The big publishers are seeing their ebook sales decline, and their print book sales increase. So the day of the ebook is over; cancel the alarm. All is well. Right?
The new publishing model is about to devastate the big publishers, and they don’t even see it yet.
They’re blindered by their own success, by having a century of being the only game in town. So they’re not asking, if the ebook sales are slowing down for them, where are those sales going?
If colouring books are indeed the reason for the rise in print book sales last year, then ebook sales aren’t going to print. Are people just giving up on ebooks?
No. People are still buying and reading ebooks.
They’re just not reading the books that publishers are giving them.
Self-publishing is the culprit. On Amazon, at least a third of the ebook sales are self-published books, and that proportion is rising.
Meanwhile, publishers are pegging ebook prices to the hardcover prices, then the trade paperback, then the mass market paperback. They claim that the costs of the print and distribution process are so well-established and amortized that they do not significantly affect the ebook price.
This, of course, comes across to most buyers as a transparent lie. And confronted with the choice between a $21.99 ebook from an established author and a $2.99 ebook by a self-published author with hundreds of five-star reviews – well, the choice is becoming clearer and clearer.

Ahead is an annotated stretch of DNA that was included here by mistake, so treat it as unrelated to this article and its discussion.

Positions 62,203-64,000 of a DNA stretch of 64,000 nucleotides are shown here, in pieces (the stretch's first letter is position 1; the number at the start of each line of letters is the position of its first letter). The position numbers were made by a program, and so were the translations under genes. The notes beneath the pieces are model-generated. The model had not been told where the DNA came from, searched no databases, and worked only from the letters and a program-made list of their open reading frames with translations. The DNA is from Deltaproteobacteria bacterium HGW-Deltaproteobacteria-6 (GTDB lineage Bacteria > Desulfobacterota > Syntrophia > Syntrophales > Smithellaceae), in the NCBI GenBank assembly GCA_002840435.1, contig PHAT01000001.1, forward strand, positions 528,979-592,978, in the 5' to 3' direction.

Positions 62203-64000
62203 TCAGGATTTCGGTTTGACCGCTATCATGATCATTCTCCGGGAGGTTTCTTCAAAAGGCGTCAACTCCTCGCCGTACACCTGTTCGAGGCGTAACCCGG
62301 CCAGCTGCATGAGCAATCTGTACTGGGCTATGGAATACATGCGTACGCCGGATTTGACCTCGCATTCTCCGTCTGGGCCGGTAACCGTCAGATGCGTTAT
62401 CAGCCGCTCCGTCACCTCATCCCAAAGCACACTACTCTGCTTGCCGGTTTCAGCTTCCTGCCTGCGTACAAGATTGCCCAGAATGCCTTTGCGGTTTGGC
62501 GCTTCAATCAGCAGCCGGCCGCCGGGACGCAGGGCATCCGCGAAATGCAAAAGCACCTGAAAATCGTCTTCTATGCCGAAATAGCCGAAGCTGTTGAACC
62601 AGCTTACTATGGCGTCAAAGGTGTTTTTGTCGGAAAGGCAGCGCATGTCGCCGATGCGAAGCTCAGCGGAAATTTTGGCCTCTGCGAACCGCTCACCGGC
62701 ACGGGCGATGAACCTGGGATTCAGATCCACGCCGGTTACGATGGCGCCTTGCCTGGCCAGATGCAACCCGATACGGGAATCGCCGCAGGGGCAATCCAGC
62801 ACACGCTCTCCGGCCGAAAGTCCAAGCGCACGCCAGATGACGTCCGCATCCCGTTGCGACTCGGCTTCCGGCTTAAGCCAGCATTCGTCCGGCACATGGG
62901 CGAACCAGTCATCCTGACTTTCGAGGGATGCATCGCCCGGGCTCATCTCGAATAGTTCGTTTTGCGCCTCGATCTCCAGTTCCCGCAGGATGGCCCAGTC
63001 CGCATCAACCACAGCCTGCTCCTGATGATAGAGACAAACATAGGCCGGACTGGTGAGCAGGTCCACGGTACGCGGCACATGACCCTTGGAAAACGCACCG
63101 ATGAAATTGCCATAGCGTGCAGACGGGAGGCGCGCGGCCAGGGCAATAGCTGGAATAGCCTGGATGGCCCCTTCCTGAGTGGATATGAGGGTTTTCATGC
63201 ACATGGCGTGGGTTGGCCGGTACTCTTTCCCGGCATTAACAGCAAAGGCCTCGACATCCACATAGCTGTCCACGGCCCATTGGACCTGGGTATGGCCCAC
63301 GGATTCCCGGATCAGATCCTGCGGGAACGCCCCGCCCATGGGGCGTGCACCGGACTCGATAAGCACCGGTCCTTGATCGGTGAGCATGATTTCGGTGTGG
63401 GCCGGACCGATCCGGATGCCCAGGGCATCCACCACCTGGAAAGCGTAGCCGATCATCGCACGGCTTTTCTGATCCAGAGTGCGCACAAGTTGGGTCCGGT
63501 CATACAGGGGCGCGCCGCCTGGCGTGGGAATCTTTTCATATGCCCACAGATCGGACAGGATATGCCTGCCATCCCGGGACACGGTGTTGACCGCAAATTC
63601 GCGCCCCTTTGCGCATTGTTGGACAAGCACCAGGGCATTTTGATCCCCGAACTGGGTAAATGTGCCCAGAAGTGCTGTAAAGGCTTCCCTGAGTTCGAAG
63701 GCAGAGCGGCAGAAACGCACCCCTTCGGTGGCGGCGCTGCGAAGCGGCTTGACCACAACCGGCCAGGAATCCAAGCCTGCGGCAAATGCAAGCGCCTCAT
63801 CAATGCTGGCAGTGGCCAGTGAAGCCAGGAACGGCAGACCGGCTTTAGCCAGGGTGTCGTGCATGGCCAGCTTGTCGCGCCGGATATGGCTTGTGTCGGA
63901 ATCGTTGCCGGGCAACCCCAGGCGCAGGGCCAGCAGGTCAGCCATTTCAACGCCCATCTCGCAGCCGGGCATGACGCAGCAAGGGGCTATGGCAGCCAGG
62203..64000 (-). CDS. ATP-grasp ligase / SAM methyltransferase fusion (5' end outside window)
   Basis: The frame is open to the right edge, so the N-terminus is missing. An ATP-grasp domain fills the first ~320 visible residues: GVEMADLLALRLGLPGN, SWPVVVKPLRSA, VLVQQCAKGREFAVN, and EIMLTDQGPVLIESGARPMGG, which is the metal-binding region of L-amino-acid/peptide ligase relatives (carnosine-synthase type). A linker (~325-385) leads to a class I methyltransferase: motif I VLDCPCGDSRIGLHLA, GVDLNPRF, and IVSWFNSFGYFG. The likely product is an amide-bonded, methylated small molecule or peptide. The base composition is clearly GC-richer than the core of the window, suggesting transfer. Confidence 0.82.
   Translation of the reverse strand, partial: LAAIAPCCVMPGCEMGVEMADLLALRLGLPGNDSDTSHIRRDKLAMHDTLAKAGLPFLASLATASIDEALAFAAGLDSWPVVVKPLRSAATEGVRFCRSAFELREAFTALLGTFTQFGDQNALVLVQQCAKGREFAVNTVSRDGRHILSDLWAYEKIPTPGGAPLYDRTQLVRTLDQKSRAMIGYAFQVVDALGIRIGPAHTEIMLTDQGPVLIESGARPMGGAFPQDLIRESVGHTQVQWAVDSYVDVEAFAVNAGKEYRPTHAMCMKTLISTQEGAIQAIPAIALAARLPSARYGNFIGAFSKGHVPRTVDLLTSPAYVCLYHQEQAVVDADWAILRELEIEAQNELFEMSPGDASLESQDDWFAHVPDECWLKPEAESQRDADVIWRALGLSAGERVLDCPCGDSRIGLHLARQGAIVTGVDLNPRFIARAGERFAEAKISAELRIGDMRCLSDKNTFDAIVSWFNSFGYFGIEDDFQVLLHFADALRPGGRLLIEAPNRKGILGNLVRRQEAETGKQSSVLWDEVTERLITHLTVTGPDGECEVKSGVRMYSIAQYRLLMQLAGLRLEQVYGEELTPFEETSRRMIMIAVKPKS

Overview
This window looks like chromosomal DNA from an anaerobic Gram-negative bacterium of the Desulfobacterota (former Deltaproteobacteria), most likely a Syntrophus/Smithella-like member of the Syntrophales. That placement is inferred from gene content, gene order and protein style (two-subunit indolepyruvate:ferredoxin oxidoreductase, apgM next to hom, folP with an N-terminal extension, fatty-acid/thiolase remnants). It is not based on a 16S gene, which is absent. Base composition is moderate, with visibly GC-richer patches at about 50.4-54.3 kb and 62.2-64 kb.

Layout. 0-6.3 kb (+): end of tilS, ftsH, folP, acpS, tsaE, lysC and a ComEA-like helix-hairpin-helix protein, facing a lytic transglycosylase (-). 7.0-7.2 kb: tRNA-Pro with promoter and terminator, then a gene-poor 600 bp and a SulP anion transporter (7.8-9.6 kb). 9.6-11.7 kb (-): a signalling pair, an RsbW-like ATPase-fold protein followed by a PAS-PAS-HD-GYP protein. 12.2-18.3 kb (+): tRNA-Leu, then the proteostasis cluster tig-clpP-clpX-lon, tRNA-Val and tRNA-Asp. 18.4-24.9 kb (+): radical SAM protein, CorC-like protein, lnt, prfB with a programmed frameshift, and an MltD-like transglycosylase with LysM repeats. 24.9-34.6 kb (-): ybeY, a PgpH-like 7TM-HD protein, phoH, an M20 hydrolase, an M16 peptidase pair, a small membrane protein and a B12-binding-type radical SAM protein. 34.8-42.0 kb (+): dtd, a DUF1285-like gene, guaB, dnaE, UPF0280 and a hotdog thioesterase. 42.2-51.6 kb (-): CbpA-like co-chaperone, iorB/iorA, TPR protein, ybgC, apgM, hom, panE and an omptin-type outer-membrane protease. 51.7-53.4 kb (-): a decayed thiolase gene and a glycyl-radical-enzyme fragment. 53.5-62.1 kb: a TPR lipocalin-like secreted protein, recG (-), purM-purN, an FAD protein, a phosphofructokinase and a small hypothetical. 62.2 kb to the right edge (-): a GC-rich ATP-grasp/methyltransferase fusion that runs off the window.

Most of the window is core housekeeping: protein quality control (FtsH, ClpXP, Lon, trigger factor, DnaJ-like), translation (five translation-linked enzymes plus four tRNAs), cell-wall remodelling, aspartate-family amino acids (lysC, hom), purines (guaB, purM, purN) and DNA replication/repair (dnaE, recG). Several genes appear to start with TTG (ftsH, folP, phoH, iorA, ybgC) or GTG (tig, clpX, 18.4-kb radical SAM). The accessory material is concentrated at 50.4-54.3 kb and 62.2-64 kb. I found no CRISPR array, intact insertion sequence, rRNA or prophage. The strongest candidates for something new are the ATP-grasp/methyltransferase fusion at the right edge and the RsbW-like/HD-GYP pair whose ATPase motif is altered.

Time to Wake Up
I remember hearing a podcast by Michael Stackpole several years ago, where he pretended to be walking through a disused book warehouse, his steps echoing loudly as he paced the empty space. His claim was that before too long, this would be the state of traditional publishing; the old model of mass printings, returns, and advances was going to be completely undermined by the new e-publishing model.
I wasn’t convinced back then, but now I’m pretty sure he was right. Books have always been only a way of delivering words in a specific order; the rest is logistics. As technology starts to provide new ways of delivering those words, every aspect of the existing publishing model is being put to the test.
Here in Canada, signs are clear that ebooks are on the rise. The National Reading Survey in 2013 showed that 7% of citizens did not read electronic publications at all; for 47% their electronic reading had not changed; 28% read moderately more electronic material, and 17% read significantly more. Those are extremely strong numbers in favour of electronic reading in general, and positive signs for ebooks.
And still the publishers remain adamant that the models will persist. The digital dust has settled. The book is back.
Cynthia’s Book Summit opening remarks were an extinction burst from the old publishing model. Publishers don’t want to confront the reality of the new world they inhabit, but they will have to, and soon.
That doesn’t mean it’s over for the traditional publishers. They’ve flourished despite huge problems in the past. They employ a great number of smart, creative people, and they have the resources and capabilities to overcome this change in publishing. (There are many hopeful signs, like Tor removing all DRM from its books a few years back.)
But they’re not going to do it by hoping that the good old days of the single traditional publishing model are going to hang around. The digital dust has far from settled; it’s about to become a digital storm. And unless publishers confront that reality and work within it, they’re in real trouble.
The book isn’t back; it never left. Now figure out where it is, and go out and get it, publishers. You’re not going to be around for too long if you don’t.